Jazz Concerts and Shows

Vijay Iyer Special Projects
Tue, Jan 22 ~ Sun, Jan 27

Photo Credit - Lynne Harty
Six thrilling nights at the Jazz Standard, NYC
Tickets and information

DownBeat’s “Jazz Artist of the Year” for two years running and a 2013 recipient of a MacArthur Foundation fellowship, Vijay Iyer is among the most freely creative and forward–thinking musicians of our time. This week at Jazz Standard, the pianist, composer, and bandleader presents a series of special projects that together comprise a high point in New York’s musical year.

1/22–1/23 Vijay Iyer Trio
Vijay Iyer – piano
Linda Oh – bass
Tyshawn Sorey – drums

“There’s no substitute for having a shared experience where you can hear an entire room of people all breathing together. I hear it all the time. It happens in the course of making music. It brings people into the ritual of oneness. It’s a real thing. Every musician knows this. It has nothing to do with genre or style. It’s basically the humanity that binds us all together.” (Vijay Iyer to Dan Ouellette – DownBeat, August 2016)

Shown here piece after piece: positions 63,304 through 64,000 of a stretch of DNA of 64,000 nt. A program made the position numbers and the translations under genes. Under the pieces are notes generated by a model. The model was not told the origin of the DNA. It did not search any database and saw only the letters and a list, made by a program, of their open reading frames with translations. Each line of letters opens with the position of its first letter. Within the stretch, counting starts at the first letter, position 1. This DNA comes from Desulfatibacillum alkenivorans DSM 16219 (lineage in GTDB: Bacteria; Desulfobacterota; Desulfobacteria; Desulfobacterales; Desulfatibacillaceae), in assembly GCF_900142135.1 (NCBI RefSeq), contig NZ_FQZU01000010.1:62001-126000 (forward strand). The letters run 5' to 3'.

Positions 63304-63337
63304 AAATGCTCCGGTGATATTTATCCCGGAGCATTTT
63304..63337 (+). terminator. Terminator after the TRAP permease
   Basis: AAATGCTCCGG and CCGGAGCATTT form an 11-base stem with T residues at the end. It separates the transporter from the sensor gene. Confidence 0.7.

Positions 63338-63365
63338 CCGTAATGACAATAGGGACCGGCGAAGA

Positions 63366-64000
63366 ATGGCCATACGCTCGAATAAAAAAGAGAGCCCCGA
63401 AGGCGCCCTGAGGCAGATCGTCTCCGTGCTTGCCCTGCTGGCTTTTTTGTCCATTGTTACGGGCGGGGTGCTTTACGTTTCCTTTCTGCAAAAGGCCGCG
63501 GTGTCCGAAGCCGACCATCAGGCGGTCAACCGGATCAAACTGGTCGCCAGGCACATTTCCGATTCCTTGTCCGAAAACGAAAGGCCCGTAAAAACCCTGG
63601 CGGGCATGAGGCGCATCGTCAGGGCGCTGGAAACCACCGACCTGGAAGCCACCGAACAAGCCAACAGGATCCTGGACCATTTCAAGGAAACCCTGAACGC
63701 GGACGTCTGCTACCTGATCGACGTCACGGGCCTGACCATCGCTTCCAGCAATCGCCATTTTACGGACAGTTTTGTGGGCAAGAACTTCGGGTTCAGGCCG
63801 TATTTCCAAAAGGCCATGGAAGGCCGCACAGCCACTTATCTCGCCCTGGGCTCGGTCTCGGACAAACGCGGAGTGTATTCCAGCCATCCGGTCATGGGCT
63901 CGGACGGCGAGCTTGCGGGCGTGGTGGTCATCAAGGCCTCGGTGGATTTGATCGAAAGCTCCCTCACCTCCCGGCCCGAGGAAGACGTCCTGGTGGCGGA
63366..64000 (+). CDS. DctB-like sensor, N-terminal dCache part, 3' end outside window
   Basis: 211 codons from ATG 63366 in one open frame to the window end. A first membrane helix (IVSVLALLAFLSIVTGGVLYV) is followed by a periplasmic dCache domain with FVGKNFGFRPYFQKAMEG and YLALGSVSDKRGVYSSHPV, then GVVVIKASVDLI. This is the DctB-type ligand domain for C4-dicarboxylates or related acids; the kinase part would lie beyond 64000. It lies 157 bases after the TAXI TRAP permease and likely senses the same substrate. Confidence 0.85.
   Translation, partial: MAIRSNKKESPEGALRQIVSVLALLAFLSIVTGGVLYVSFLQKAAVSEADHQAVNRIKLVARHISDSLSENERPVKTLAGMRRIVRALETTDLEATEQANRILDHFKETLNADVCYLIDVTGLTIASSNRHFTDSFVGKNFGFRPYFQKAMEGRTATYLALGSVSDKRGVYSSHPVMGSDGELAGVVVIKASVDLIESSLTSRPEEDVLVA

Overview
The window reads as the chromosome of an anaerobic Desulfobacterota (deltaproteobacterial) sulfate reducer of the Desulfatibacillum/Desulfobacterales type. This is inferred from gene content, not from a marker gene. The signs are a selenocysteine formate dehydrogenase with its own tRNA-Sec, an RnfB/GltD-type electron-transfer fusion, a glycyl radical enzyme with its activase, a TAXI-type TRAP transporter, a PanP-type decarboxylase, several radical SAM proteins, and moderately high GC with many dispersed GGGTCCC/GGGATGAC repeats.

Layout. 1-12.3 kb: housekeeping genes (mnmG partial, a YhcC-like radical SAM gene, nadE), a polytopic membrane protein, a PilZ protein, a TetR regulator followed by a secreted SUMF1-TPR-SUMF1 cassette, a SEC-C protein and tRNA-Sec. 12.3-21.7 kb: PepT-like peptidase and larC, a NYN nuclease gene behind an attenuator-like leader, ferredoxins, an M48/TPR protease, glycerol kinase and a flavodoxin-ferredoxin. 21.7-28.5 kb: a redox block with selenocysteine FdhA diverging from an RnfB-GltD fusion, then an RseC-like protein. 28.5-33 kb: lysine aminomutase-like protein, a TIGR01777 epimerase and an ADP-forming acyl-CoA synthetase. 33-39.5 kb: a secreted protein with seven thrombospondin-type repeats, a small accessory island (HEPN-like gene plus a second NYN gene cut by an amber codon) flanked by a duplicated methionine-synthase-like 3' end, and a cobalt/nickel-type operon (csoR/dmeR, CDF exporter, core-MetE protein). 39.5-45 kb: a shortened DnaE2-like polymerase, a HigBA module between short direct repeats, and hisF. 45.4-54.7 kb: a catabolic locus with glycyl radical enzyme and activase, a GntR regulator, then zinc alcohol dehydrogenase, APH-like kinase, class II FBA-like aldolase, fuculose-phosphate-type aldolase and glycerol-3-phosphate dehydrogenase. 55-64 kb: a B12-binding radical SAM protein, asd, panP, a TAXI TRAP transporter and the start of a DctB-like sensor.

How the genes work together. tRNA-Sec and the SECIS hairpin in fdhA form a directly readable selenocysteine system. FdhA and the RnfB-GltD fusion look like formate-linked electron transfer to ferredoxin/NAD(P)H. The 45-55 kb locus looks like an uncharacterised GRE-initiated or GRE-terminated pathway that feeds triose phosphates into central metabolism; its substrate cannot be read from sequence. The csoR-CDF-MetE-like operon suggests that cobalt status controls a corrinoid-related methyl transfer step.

1/24–1/26 Vijay Iyer Sextet
Vijay Iyer – piano, Fender Rhodes
Graham Haynes – cornet, flugelhorn, electronics
Steve Lehman – alto saxophone
Mark Shim – tenor saxophone
Nick Dunston – bass
Jeremy Dutton – drums

Jazz Standard welcomes the “Jazz Band of the Year,” so named in the 22nd annual Jazz Journalists Asso­ciation Jazz Awards. Far From Overis the Vijay Iyer Sextet’s latest release on ECM Records. “If you’re looking for the shape of jazz to come, here it is…the sturdiness of its design and the passion of its execu­tion make Far From Over 2017’s jazz album to beat.” (Hank Shteamer, Rolling Stone)

1/27 Vijay Iyer’s Ritual Ensemble
Vijay Iyer – piano
Yosvany Terry – saxophones
Ganavya Doraiswamy – voice
Rajna Swaminathan – Indian percussion (mrudangam)

The Ritual Ensemble blends the improvisatory traditions of jazz with those of Indian classical music, with the singular voice of Ganavya Doraiswamy at the forefront. “Ganavya creates a lush twine out of American and South Asian traditions, and on Aikyam: Onnu, this vocalist and scholar’s majestic debut album, the upshot feels more like an expansive invitation than any definable hybrid…No matter the lan­guage or the content, Ganavya’s voice is a thick ephemera, like smoke as dark as ink, just coming off the fire.” (Jon Pareles, The New York Times, 5.4.2018)